Looking after yourself is setting a good example to others.
Looking after yourself gives permission to those around you to do likewise. Self-sacrifice is not a personal virtue that one can claim for oneself without harming others. If you don't rest, it makes it jolly hard for people around you to rest – and they may need it even more than you do.
Looking after yourself is an act of feminism, disability equality, queer pride etc..
As women, we're supposed to put most of our energy into looking after others and what is left into keeping ourselves attractive. As men, we're supposed to be putting individual success before everything. As disabled people, we're supposed to be constantly triumphing over adversity and as such, we're supposed to keep pushing, no matter what, to avoid being overcome by the tragedy of our existence. As queer people, we're supposed to be proving that we have wonderful perfect lives and relationships and nothing than needs working out or working on. I'm too white to talk about the demands placed on other ethnic identities which make it harder to look after oneself but I know they exist.
Looking after yourself keeps identity politics in its place.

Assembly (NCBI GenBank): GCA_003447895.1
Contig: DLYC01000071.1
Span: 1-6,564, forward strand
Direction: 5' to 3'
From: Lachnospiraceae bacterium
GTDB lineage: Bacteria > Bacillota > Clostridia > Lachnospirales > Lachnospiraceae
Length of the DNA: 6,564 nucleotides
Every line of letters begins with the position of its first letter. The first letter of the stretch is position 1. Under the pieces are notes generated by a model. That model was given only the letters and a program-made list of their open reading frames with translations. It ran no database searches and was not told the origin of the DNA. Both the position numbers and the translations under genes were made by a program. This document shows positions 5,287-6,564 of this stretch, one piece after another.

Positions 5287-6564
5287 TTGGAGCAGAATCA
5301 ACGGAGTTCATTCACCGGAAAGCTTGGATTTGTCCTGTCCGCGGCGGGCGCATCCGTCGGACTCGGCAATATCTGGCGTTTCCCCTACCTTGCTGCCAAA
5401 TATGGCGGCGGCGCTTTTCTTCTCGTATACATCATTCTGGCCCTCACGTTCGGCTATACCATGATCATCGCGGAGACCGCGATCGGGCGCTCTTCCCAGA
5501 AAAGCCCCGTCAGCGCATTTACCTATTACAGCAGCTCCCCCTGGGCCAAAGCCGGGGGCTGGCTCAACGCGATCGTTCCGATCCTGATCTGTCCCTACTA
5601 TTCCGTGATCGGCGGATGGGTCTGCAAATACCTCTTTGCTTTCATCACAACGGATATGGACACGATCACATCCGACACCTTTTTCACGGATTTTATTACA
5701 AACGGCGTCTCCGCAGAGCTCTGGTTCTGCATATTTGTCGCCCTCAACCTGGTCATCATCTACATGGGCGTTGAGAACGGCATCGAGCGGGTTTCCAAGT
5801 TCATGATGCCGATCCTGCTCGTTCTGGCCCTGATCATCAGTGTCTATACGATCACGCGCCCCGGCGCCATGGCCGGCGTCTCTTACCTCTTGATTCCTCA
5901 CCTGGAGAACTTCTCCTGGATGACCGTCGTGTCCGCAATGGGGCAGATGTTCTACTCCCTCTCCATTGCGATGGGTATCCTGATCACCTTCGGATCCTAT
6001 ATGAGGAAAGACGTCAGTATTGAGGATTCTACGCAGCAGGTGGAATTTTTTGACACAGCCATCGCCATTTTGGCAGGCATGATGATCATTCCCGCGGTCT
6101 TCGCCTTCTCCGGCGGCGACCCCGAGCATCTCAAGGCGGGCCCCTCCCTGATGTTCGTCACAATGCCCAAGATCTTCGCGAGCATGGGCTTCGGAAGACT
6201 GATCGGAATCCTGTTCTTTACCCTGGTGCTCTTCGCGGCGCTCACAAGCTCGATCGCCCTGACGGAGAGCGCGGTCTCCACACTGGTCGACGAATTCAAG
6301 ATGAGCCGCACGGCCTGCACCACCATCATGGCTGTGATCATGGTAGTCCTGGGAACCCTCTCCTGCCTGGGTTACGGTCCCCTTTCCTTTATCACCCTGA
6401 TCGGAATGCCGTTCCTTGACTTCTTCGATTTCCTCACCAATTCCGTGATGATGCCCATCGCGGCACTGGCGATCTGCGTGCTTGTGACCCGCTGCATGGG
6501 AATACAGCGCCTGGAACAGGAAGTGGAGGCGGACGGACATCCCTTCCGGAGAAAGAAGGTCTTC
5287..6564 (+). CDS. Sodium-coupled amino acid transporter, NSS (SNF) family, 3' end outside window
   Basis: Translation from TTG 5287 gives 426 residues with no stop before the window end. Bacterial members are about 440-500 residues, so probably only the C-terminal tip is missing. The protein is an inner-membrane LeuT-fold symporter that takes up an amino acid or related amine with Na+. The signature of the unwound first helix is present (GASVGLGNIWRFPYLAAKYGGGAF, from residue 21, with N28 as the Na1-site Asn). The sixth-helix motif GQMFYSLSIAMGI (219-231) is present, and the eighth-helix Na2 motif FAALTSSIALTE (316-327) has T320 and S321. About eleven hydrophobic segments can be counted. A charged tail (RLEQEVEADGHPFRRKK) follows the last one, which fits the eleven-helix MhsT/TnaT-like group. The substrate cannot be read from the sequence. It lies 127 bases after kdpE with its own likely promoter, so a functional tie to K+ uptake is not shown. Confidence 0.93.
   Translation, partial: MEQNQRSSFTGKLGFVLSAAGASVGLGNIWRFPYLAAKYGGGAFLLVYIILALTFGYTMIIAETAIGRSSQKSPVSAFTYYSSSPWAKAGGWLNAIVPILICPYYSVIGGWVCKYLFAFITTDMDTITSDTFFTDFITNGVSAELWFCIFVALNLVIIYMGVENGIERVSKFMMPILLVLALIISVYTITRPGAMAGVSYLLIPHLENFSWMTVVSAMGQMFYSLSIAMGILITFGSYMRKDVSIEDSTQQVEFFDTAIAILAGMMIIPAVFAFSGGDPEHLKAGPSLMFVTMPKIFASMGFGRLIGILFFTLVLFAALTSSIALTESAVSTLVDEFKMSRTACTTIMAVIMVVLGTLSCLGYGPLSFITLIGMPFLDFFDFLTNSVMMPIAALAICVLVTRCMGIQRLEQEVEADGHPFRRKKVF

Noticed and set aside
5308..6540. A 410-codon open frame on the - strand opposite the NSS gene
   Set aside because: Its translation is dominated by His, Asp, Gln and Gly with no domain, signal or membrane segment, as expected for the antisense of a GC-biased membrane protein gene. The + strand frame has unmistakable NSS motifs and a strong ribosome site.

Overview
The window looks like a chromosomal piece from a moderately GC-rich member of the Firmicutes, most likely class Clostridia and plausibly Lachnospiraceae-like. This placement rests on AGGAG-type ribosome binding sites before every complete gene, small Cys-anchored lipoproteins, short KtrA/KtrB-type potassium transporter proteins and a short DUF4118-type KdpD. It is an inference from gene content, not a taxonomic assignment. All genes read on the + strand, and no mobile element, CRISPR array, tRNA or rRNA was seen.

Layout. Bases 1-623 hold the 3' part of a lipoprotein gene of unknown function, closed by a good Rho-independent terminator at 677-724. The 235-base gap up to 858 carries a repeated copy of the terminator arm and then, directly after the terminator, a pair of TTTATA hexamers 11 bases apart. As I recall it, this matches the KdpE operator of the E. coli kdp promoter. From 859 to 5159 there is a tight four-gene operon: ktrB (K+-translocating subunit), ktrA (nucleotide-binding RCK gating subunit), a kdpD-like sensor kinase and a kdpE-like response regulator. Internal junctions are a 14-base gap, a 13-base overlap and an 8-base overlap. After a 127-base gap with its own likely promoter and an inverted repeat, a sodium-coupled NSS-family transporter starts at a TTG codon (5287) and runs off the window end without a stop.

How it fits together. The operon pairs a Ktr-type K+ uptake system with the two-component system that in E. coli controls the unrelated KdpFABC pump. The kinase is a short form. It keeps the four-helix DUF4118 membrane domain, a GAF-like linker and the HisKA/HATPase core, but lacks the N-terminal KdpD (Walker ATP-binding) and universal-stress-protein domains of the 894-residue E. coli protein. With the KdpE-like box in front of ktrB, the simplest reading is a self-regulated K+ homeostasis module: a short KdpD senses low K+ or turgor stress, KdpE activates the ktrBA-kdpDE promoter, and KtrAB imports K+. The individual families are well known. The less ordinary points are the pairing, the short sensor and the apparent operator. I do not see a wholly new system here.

The goal of egalitarianism is a world where there are far fewer contexts in which we'd be forced think about our gender, sexuality, disability, the colour of our skin and so forth. In a world where this stuff comes up as often as it does, we need to spend as much time as possible just being people. I don't mean we should ever avoid the subject (it won't avoid us), but that we should spend time with ourselves and with people who would use words to describe us that have nothing to do with social and political constructs.
Looking after yourself is an act of courage.
Two of the most frightening social interactions are saying “No” and asking for help, despite the fact that other people usually respond very well to both. It's not all that courageous to carry on regardless and fall into a hole – in fact, self-neglect is often the path of least resistance, involving a downward trajectory and all.
Looking after yourself defies your enemies.
Very few people or organisations are actually invested in our suffering, but there are certainly those – including our current government – who are invested in our powerlessness. Political injustice is so often a matter of attrition rather than victimisation; things are made to be difficult not so our lives fall apart (that's collateral damage), but things are made difficult so that we give up. And it is entirely understandable when people do.
It is radical political activism that we take steps to keep ourselves in a position where we can cope with our own battles, have as good lives as we possibly can and hopefully have some energy left over for contributing to the bigger picture. We need to work on living the lives we want, even when we're still fighting for the right to live them.